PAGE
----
10.You'll focus better at work if you take your weekly rejuvenation time.
A 2008 University of Illinois study shows that all work and no play dramatically reduces focus as well as productivity. Conversely, regular time off work improves it. Be sure you opt for "restorative" breaks.
11. Your day off improve short-term memory.
Do you laugh knowingly at all those jokes about seniors forgetting what they were going to do or where they put their keys? Did you think it was just a sign of aging? Could be that you're just not managing your time out during the week properly. Separate from work, enjoy life, and as many studies show, you will probably remember where those keys are.
12. With regular time away from work, you might even love your job again!
Consultants all tell us that "Finding time to chill and unwind will help you enjoy both work and play more." In a recent Harvard Business Review article, the first recommendation for restoring passion about work is to "call a timeout." It works, according to many testimonies.
A Day of Rest: Scientific Reasons Why it Works.
Rest is a creational principle—it is embedded in the molecules of our DNA.
God gave us permission to take a break once a week by modeling rest for himself.
And on the seventh day God ended his work which he had made: and he rested on the seventh day from all his work which he had done.
And he blessed the seventh day, and sanctified it: because in it he had rested from all his work which God created and made.
Six days shalt thou labour, and do all thy works; but on the seventh day is the sabbath of the lord thy God; thou shalt do no work on it.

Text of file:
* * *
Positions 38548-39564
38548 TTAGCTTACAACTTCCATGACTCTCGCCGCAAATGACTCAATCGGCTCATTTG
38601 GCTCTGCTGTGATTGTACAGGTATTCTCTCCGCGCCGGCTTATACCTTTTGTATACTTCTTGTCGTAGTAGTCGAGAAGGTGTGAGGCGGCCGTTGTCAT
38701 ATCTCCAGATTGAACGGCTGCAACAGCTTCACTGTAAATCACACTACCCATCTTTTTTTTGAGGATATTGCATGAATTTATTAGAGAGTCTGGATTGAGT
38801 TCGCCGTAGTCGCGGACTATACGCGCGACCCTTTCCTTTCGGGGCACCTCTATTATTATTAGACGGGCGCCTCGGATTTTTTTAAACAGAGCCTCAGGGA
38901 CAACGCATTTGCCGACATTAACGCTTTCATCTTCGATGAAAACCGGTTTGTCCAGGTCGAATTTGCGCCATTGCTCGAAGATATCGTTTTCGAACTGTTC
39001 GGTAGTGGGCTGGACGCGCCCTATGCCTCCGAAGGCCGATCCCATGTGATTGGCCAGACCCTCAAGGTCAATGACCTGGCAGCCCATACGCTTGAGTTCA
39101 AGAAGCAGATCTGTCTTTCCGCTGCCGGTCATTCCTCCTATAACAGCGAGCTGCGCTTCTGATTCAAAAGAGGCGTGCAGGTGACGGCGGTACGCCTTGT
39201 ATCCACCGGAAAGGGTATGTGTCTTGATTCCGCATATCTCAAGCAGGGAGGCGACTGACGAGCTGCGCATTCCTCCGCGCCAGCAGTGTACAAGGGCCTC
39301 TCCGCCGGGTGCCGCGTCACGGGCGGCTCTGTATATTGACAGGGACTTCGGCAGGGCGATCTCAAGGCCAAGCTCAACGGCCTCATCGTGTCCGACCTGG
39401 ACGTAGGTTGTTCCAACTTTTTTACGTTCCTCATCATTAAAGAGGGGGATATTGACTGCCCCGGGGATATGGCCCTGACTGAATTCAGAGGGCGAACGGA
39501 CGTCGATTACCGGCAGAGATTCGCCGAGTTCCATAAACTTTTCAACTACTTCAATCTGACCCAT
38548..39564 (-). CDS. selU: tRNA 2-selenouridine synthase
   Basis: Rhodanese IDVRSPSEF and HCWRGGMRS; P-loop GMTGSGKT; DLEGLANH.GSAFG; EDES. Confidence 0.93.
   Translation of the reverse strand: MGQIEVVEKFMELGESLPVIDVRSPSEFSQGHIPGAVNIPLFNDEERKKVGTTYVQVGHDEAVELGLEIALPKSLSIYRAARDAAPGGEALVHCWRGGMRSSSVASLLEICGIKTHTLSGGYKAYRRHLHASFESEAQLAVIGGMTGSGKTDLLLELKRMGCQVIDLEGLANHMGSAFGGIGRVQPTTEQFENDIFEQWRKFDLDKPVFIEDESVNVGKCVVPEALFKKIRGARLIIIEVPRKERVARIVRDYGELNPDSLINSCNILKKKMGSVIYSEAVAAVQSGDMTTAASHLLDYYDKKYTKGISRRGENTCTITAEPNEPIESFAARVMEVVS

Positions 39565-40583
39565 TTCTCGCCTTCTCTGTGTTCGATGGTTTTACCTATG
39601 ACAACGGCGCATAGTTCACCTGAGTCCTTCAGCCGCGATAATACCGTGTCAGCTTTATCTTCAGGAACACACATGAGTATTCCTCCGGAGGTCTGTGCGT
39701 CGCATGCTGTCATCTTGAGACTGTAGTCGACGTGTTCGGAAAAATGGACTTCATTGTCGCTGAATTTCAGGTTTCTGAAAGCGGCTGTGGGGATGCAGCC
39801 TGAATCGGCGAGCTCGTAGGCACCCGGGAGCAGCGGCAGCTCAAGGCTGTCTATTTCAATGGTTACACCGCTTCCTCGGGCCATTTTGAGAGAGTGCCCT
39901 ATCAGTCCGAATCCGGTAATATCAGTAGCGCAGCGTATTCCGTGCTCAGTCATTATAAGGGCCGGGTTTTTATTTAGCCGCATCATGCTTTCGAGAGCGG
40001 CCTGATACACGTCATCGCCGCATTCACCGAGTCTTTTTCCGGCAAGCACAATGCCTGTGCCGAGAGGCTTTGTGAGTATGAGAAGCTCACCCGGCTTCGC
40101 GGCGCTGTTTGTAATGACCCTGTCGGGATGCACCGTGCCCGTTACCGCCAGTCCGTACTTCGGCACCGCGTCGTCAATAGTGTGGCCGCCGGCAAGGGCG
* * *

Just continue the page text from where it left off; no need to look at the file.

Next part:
Take advantage of this special day!
At first, it appears that Jesus was the ultimate Sabbath breaker. The Jewish religious leaders were furious with him for continually healing people on Saturday, which was known to the Jewish people as the “Sabbath” (a sacred or holy day). But if we look closer at the passages where Jesus performed acts of healing on the Sabbath, we’ll notice that, far from being a Sabbath breaker, Jesus was a Sabbath keeper.
The religious leaders in Jesus’ day misunderstood the true purpose of the Sabbath, so they distorted it and added new rules on how to keep it. Jesus exposed the truth: if a man can be circumcised on the Sabbath in order to keep the law of Moses, certainly the healing of a man is acceptable according to the same law.
Therefore, Moses gave you circumcision (not because it is of Moses, but of the fathers;) and on the sabbath day you circumcise a man.
If a man receive circumcision on the sabbath day, that the law of Moses may not be broken; are you angry at me because I have healed the whole man on the sabbath day?
There is one significant difference between the Jewish Sabbath and the Christian Sabbath (or Lord’s Day) that is important to note. The Jewish Sabbath mirrors the creation account in Genesis 1–2, where God worked for six days and rested on the seventh. Interestingly though, the Lord’s Day reverses this pattern entirely.
According to the Law, we are to work first, and then we are granted rest. Jesus reversed this pattern for us when he perfectly obeyed all of the Ten Commandments and kept the law on our behalf.
Do not think that I am come to destroy the law, or the prophets. I am not come to destroy, but to fulfill.
For amen I say unto you, till heaven and earth pass, one jot, or one tittle shall not pass of the law, till all be fulfilled.
By living the perfect life, Jesus has met God’s perfect standard.
According to the book of Hebrews, Jesus provided rest for us (4:8) and then out of that rest and the gratitude we have toward Him, we actually want to work.
Because of Jesus’ work, we start each week with rest—mirroring that eternal Sabbath rest that is already our inheritance in the new creation.
There remaineth therefore a rest to the people of God.
For he that is entered into his rest, he also hath ceased from his own works, as God did from his.
Giving thanks to God, we return to our workweek refreshed and thankful for what God has done for us in Christ.
In our next lesson we will show why we as Catholics have Sunday as our Sabbath.